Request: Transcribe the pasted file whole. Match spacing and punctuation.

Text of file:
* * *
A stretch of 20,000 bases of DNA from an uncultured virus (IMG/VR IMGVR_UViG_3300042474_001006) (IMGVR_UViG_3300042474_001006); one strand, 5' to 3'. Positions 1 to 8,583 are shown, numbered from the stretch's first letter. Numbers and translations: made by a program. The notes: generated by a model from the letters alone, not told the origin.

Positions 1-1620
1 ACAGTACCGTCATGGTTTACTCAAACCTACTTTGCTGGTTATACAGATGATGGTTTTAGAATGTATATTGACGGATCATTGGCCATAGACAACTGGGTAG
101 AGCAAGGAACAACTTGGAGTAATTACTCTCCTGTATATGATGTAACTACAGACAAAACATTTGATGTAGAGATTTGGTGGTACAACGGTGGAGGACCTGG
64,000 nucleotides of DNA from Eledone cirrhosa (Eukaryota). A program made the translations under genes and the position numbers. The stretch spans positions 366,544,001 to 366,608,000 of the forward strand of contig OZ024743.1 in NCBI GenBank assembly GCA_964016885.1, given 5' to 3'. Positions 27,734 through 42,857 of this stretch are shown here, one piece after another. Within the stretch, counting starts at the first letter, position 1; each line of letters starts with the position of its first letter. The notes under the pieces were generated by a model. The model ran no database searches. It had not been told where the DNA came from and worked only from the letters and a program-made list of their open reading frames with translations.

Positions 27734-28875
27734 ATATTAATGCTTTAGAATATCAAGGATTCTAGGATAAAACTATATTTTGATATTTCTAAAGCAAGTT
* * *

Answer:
A stretch of 20,000 bases of DNA from an uncultured virus (IMG/VR IMGVR_UViG_3300042474_001006) (IMGVR_UViG_3300042474_001006); one strand, 5' to 3'. Positions 1 to 8,583 are shown, numbered from the stretch's first letter. Numbers and translations: made by a program. The notes: generated by a model from the letters alone, not told the origin.

Positions 1-1620
1 ACAGTACCGTCATGGTTTACTCAAACCTACTTTGCTGGTTATACAGATGATGGTTTTAGAATGTATATTGACGGATCATTGGCCATAGACAACTGGGTAG
101 AGCAAGGAACAACTTGGAGTAATTACTCTCCTGTATATGATGTAACTACAGACAAAACATTTGATGTAGAGATTTGGTGGTACAACGGTGGAGGACCTGG
64,000 nucleotides of DNA from Eledone cirrhosa (Eukaryota). A program made the translations under genes and the position numbers. The stretch spans positions 366,544,001 to 366,608,000 of the forward strand of contig OZ024743.1 in NCBI GenBank assembly GCA_964016885.1, given 5' to 3'. Positions 27,734 through 42,857 of this stretch are shown here, one piece after another. Within the stretch, counting starts at the first letter, position 1; each line of letters starts with the position of its first letter. The notes under the pieces were generated by a model. The model ran no database searches. It had not been told where the DNA came from and worked only from the letters and a program-made list of their open reading frames with translations.

Positions 27734-28875
27734 ATATTAATGCTTTAGAATATCAAGGATTCTAGGATAAAACTATATTTTGATATTTCTAAAGCAAGTT